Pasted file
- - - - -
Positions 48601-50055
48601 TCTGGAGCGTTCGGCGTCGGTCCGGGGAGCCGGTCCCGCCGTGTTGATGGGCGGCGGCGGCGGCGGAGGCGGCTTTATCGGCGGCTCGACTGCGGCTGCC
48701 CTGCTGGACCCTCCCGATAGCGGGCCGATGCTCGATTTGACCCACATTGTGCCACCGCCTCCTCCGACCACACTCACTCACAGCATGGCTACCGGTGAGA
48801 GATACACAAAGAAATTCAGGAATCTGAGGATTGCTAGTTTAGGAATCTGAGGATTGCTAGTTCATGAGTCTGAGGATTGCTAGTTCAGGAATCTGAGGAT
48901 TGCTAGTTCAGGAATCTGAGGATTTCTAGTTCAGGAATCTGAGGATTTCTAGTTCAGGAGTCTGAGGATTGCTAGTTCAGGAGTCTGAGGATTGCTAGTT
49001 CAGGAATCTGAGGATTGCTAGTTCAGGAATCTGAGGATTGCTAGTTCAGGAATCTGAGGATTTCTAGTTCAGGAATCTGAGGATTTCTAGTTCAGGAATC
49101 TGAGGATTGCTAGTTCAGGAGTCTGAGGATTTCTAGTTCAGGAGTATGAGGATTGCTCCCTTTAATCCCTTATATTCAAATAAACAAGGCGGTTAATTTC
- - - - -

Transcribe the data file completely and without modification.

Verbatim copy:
Positions 48601-50055
48601 TCTGGAGCGTTCGGCGTCGGTCCGGGGAGCCGGTCCCGCCGTGTTGATGGGCGGCGGCGGCGGCGGAGGCGGCTTTATCGGCGGCTCGACTGCGGCTGCC
48701 CTGCTGGACCCTCCCGATAGCGGGCCGATGCTCGATTTGACCCACATTGTGCCACCGCCTCCTCCGACCACACTCACTCACAGCATGGCTACCGGTGAGA
48801 GATACACAAAGAAATTCAGGAATCTGAGGATTGCTAGTTTAGGAATCTGAGGATTGCTAGTTCATGAGTCTGAGGATTGCTAGTTCAGGAATCTGAGGAT
48901 TGCTAGTTCAGGAATCTGAGGATTTCTAGTTCAGGAATCTGAGGATTTCTAGTTCAGGAGTCTGAGGATTGCTAGTTCAGGAGTCTGAGGATTGCTAGTT
49001 CAGGAATCTGAGGATTGCTAGTTCAGGAATCTGAGGATTGCTAGTTCAGGAATCTGAGGATTTCTAGTTCAGGAATCTGAGGATTTCTAGTTCAGGAATC
49101 TGAGGATTGCTAGTTCAGGAGTCTGAGGATTTCTAGTTCAGGAGTATGAGGATTGCTCCCTTTAATCCCTTATATTCAAATAAACAAGGCGGTTAATTTC